JetBlue Mint available for flights to Aruba

JetBlue Mint available for flights to Aruba

Courtesy of: In transit

JetBlue — which last summer introduced private suites, the longest beds in the United States domestic market and a tapas-style menu as part of its new Mint business-class cabin — plans to announce on Monday that it will expand its Mint service to the Caribbean.

Beginning in November, Mint will be available on routes between John F. Kennedy International Airport and Aruba and Barbados, making JetBlue the only American carrier with lie-flat seating to operate regularly scheduled service to the Caribbean. (Currently, Mint is offered only on transcontinental flights between Kennedy International Airport and Los Angeles and San Francisco.)

Aruba and Barbados were chosen as the next Mint destinations mainly because they are traveler favorites. JetBlue has been tracking demand to the two islands through not only its own passenger surveys, but also data from the Department of Transportation.

“We know those are two markets that have high-end leisure premium demand,” said Marty St. George, executive vice president of commercial and planning for JetBlue.

It was also a matter of practicality. Mint is designed to be a nearly five-hour experience, which is why it’s offered on only JetBlue’s longer routes. At least for now. “The minimum service can eventually morph,”Mr. St. George said.

Another obvious choice for Mint would be flights from Boston to Los Angeles or San Francisco. And while JetBlue is exploring a number of places to expand Mint, it’s not yet ready to share any details. “We’ve talked about it internally,” said Mr. St. George. “We’re not making an announcement at this point.”

Mint was a major departure for JetBlue, both from a logistical and a brand standpoint. Its customers had long thought of it as an egalitarian airline. A separate cabin for the privileged few — replete with lie-flat seats, dozens of channels, beauty and grooming products and a seemingly endless parade of appealing food — was a risky departure. Moreover, JetBlue’s flight crew was not experienced when it came to business-class service.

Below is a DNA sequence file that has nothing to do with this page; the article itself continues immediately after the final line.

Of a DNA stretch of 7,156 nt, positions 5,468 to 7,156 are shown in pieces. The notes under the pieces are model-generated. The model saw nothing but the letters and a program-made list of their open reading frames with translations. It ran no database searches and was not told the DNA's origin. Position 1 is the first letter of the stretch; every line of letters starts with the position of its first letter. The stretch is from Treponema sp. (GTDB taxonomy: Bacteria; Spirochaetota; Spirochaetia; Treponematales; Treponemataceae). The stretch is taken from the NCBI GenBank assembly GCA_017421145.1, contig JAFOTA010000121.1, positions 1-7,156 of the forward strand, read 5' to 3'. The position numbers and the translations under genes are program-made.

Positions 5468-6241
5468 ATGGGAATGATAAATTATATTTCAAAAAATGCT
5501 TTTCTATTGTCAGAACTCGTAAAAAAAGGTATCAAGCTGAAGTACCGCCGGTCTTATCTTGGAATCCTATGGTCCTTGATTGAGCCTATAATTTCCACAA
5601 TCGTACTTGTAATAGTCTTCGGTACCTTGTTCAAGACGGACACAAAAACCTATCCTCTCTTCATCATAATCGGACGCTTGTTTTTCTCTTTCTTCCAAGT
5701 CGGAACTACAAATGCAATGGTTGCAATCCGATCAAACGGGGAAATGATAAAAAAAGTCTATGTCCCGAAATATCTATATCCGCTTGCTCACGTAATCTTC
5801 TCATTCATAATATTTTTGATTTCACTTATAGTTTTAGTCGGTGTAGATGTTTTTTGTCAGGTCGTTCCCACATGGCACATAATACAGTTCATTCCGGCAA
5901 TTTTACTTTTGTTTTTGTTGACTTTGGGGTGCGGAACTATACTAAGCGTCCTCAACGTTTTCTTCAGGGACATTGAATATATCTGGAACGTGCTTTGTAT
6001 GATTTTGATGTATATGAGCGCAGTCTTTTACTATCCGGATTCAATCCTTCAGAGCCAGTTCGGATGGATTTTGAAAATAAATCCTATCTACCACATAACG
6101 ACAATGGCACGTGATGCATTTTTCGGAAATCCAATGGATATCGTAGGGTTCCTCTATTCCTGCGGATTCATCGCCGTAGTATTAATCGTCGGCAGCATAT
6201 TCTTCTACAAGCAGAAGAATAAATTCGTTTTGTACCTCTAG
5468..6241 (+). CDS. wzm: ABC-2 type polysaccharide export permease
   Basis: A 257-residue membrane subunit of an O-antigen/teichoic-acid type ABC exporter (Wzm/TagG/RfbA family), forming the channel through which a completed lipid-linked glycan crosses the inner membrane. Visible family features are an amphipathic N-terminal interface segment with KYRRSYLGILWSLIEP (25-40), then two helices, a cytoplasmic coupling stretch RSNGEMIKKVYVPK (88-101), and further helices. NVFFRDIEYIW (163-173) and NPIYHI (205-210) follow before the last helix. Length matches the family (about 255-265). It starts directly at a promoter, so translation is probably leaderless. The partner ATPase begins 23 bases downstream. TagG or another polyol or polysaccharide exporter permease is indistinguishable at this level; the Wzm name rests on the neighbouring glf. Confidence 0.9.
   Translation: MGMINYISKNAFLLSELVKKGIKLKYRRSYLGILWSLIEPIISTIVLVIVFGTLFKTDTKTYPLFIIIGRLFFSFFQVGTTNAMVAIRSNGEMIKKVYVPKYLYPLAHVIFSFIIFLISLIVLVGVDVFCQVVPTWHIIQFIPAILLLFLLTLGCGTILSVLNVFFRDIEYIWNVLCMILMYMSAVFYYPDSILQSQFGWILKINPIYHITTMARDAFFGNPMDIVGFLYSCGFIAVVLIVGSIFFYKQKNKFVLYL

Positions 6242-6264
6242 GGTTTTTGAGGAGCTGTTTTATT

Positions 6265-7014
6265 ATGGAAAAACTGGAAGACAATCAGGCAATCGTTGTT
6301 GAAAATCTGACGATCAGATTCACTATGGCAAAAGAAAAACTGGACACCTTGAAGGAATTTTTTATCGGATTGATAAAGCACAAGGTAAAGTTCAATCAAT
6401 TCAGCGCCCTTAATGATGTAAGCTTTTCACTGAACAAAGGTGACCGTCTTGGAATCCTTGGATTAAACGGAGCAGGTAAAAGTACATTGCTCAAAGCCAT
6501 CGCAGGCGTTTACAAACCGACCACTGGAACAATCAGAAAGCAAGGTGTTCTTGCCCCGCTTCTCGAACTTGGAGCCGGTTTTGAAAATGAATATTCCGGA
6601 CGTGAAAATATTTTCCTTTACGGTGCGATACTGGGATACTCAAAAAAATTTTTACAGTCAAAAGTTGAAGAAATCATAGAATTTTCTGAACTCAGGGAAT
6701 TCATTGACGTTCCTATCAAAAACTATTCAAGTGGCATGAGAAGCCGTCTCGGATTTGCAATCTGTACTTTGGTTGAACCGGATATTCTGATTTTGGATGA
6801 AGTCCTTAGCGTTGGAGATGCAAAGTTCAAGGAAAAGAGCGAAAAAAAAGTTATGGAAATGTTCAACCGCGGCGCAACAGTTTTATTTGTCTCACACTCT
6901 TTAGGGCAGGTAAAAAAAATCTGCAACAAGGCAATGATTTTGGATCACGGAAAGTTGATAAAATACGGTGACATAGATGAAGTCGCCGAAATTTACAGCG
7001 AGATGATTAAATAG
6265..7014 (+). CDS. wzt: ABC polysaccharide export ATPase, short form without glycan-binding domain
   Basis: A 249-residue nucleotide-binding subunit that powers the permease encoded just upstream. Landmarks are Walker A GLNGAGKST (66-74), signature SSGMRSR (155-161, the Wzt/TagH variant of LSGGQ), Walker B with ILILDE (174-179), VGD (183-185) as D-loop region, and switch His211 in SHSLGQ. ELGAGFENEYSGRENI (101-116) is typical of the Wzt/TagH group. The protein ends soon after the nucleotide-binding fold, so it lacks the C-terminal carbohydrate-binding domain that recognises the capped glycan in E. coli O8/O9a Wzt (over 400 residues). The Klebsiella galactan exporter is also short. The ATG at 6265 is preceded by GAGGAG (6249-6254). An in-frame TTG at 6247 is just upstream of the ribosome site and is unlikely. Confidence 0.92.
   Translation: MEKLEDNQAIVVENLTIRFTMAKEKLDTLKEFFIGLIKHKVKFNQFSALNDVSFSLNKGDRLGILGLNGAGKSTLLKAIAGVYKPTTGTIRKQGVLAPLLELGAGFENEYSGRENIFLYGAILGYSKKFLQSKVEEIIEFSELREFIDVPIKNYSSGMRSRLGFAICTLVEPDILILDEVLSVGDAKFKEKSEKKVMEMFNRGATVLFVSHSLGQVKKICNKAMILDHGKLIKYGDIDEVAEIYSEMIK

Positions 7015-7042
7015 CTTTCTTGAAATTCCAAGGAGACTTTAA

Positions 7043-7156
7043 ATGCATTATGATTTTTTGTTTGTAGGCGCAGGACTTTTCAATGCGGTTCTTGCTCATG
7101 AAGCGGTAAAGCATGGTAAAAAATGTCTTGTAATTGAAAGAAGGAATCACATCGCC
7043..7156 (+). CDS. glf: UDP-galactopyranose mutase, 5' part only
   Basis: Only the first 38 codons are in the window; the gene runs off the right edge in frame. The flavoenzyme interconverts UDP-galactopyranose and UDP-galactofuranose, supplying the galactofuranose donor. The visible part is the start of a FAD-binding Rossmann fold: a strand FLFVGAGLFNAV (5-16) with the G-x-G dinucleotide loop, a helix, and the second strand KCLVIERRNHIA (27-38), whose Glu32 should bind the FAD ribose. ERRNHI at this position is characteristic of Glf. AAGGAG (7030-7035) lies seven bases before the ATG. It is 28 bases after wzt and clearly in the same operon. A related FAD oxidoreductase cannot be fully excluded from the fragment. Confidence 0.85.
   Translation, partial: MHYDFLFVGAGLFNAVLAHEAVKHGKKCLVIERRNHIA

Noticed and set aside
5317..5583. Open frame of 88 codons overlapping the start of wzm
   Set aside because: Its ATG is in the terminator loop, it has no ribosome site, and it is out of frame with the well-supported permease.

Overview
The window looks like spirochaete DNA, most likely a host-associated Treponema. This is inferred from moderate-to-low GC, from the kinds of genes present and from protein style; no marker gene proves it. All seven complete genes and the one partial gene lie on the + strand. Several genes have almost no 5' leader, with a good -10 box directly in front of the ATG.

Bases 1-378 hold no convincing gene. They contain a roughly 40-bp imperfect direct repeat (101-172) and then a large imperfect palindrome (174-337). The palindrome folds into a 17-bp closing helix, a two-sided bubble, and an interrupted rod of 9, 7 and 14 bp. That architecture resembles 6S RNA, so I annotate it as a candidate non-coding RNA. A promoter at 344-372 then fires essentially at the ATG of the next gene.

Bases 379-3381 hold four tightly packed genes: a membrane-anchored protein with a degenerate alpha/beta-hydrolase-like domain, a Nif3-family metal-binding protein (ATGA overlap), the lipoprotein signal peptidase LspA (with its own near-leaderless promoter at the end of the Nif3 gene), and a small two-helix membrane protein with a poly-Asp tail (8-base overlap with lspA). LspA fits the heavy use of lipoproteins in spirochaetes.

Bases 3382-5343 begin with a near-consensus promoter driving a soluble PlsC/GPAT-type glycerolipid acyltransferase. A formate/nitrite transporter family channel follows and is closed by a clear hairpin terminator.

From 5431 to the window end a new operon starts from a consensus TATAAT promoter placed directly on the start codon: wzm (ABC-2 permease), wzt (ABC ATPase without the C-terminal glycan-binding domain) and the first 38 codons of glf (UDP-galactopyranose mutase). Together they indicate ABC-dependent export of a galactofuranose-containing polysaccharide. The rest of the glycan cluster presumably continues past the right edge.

“They never had an oven to work with,” Mr. St. Georgesaid. “They were never mixing drinks.”

So far, the gamble has paid off. Mint’s performance, he said, “has been way, way, way above expectations.”

More than half of Mint travelers are existing JetBlue customers, a number of whom wanted to fly JetBlue but stopped taking the transcontinental flights because there was no premium-class service. Mint, Mr. St. George said, lured a lot of those customers back.

Mint has also attracted executives from small and medium-size businesses and, much to the airline’s surprise, even some elite fliers from carriers such as Delta Air Lines and American Airlines who defected to JetBlue. “These are the customers we never expected to get,” said Mr. St. George.

As with the transcontinental Mint service, prices to and from New York and Aruba or Barbados will begin at $599 each way for off-peak flights. “There are certain days where there’s infinite demand for the Caribbean,” Mr. St. George said, “so prices will be higher those days.”

Round-trip Mint service to each Caribbean destination will be offered once every Saturday on JetBlue’s Airbus A321 between Nov. 7 and April 30, 2016. During the holiday season, service will be more frequent, with Mint available once daily between Dec. 19 and Jan. 4, 2016.

The seating and service on Mint Caribbean flights will essentially be the same as that on the transcontinental flights. There will be a tapas-style menu by Saxon &Parole, the East Village restaurant; organic desserts by Blue Marble Ice Cream of Brooklyn; sweets from Mah-Ze-Dahr Bakery; and amenity kits from Birchbox. JetBlue, however, is in the process of dreaming up some twists for those indulging in island getaways. On northbound flights, for example, there may be Caribbean-inspired meals — perhaps even a cocktail with rum.